- Have other features of the plan design been properly applied?
- Are there opportunities for coordination of benefits?
- Performance guarantee review: Are the claims processing and other customer services compliant with established performance guarantees as defined in the contractual agreements with the TPA or PBM?
The audit should also test a number of factors that are specific to either medical or pharmacy claims.
For medical claims, they should include outlier physician charges (charges that are significantly higher than usual for a given procedure) and tests that are inconsistent with standards promulgated by the National Correct Coding Initiative of the Centers for Medicare and Medicaid Services, such as code pairs tests (procedures that, according to the NCCI, should not be reported together because one service inherently includes the other or because the two codes are mutually exclusive).
For pharmacy claims, an audit examines a number of elements, such as compliance with formulary and/or generic drug provisions, patterns of use including early refills and quantity limits, proper application of clinical edits (e.g., step therapy, prior authorization, drug utilization review, etc.), reasonableness of any rebates, and the value associated with the maximum allowable cost list.
If feasible, it is a good idea to have claims audited every one or two years. At least as important, however, is the implementation audit. An implementation audit takes place shortly after a plan has been set up. A good time frame is 90 days after beginning work with a new vendor or any substantially new contract. Implementation audits are akin to taking off the training wheels. They help ensure that a plan has been set up correctly and that the plan sponsor is getting all of the benefits it contracted for during the implementation process. They happen after enough time has passed to gain a body of experience data but still soon enough to head off a major course change requiring extensive retroactive corrections.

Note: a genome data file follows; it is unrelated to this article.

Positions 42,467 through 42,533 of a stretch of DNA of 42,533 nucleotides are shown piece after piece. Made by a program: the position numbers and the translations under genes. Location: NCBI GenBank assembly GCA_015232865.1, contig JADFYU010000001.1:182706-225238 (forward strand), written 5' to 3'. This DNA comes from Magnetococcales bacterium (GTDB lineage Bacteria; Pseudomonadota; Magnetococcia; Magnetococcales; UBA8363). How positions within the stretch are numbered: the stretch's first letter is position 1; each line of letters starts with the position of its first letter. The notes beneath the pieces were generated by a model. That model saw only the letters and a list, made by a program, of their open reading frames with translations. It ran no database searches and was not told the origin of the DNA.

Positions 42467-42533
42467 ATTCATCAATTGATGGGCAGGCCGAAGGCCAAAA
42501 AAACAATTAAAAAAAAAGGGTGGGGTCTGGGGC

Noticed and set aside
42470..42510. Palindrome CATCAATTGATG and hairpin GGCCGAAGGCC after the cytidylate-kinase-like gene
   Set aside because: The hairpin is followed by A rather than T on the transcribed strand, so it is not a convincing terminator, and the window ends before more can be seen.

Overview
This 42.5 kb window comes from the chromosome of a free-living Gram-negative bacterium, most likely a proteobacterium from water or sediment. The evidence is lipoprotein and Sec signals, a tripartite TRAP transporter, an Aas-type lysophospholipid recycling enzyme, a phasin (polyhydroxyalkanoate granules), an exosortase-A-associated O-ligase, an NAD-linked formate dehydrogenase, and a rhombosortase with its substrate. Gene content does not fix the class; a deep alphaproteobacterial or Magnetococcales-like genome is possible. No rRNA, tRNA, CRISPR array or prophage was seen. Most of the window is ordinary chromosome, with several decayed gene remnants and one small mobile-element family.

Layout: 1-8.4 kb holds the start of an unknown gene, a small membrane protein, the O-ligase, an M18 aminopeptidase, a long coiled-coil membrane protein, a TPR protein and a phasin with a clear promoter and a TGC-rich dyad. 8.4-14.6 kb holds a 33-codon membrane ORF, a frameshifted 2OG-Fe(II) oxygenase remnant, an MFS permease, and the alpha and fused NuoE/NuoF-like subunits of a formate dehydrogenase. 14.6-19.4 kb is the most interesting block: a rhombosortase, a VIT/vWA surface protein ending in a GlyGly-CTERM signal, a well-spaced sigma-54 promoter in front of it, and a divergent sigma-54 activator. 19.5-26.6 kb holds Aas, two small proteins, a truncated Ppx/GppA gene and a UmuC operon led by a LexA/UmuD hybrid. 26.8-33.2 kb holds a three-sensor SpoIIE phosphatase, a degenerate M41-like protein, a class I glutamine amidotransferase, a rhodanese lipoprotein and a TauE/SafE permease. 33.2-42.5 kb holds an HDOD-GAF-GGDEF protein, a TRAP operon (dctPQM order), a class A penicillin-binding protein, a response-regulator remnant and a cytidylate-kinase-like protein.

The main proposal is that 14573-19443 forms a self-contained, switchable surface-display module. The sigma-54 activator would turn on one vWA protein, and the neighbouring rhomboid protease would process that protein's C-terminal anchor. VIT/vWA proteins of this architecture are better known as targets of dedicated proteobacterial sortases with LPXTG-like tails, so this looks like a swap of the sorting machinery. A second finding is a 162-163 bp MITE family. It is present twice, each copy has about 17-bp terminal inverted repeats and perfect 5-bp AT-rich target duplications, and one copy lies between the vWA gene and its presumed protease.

Expect an audit to take three to six months. After that the recovery effort begins, in twofold fashion: recovering any money that the plan may have overpaid, and the equally important work of correcting errors in the system that were identified in the audit. Plan sponsors may engage an overpayment recovery vendor, or choose to handle it in-house.
The benefits of proactive auditing for the plan sponsor should be evident: to verify the integrity of vendor contracts and to meet fiduciary responsibilities. As with anything, there is no guarantee an audit will pay for itself every time. But it is not unusual for an audit to have findings about 3% to to 5% of paid claims costs, with recoveries of about 1% to 2%. Today, for many reasons, claims audits are more effective than ever. They can be relied on to uncover something in the working of a plan that can be improved, isolated issues as well as systemic and redundant errors, contractual compliance questions, or basic data entry problems.
Brian Anderson is a consultant and David Cusick is a health care technology consultant with Milliman, a consulting firm.